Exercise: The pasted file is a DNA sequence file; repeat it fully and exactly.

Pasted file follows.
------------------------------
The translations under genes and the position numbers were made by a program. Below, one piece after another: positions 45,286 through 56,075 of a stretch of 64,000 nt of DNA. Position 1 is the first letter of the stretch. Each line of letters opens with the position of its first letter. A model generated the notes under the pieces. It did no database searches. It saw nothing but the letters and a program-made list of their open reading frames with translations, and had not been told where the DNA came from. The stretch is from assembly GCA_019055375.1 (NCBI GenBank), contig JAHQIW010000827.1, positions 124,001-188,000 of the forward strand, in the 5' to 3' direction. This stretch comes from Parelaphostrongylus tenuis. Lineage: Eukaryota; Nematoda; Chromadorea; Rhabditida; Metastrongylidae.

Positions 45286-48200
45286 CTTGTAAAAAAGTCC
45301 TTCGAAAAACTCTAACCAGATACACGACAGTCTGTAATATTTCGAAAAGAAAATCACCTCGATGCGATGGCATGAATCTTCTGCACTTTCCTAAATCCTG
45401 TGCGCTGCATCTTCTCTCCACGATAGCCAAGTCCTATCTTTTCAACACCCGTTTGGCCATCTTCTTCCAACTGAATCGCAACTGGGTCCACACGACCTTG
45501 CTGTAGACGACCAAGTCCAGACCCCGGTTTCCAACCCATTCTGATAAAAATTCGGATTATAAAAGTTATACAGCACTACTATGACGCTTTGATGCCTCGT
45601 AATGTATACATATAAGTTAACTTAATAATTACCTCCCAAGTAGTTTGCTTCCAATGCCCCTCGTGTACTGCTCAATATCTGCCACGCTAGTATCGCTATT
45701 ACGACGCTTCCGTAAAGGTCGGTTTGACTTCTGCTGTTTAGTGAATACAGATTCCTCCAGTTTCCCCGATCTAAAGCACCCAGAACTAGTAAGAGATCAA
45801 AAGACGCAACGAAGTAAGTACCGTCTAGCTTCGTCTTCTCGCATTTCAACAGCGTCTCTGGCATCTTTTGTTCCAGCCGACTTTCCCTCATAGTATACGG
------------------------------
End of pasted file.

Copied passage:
The translations under genes and the position numbers were made by a program. Below, one piece after another: positions 45,286 through 56,075 of a stretch of 64,000 nt of DNA. Position 1 is the first letter of the stretch. Each line of letters opens with the position of its first letter. A model generated the notes under the pieces. It did no database searches. It saw nothing but the letters and a program-made list of their open reading frames with translations, and had not been told where the DNA came from. The stretch is from assembly GCA_019055375.1 (NCBI GenBank), contig JAHQIW010000827.1, positions 124,001-188,000 of the forward strand, in the 5' to 3' direction. This stretch comes from Parelaphostrongylus tenuis. Lineage: Eukaryota; Nematoda; Chromadorea; Rhabditida; Metastrongylidae.

Positions 45286-48200
45286 CTTGTAAAAAAGTCC
45301 TTCGAAAAACTCTAACCAGATACACGACAGTCTGTAATATTTCGAAAAGAAAATCACCTCGATGCGATGGCATGAATCTTCTGCACTTTCCTAAATCCTG
45401 TGCGCTGCATCTTCTCTCCACGATAGCCAAGTCCTATCTTTTCAACACCCGTTTGGCCATCTTCTTCCAACTGAATCGCAACTGGGTCCACACGACCTTG
45501 CTGTAGACGACCAAGTCCAGACCCCGGTTTCCAACCCATTCTGATAAAAATTCGGATTATAAAAGTTATACAGCACTACTATGACGCTTTGATGCCTCGT
45601 AATGTATACATATAAGTTAACTTAATAATTACCTCCCAAGTAGTTTGCTTCCAATGCCCCTCGTGTACTGCTCAATATCTGCCACGCTAGTATCGCTATT
45701 ACGACGCTTCCGTAAAGGTCGGTTTGACTTCTGCTGTTTAGTGAATACAGATTCCTCCAGTTTCCCCGATCTAAAGCACCCAGAACTAGTAAGAGATCAA
45801 AAGACGCAACGAAGTAAGTACCGTCTAGCTTCGTCTTCTCGCATTTCAACAGCGTCTCTGGCATCTTTTGTTCCAGCCGACTTTCCCTCATAGTATACGG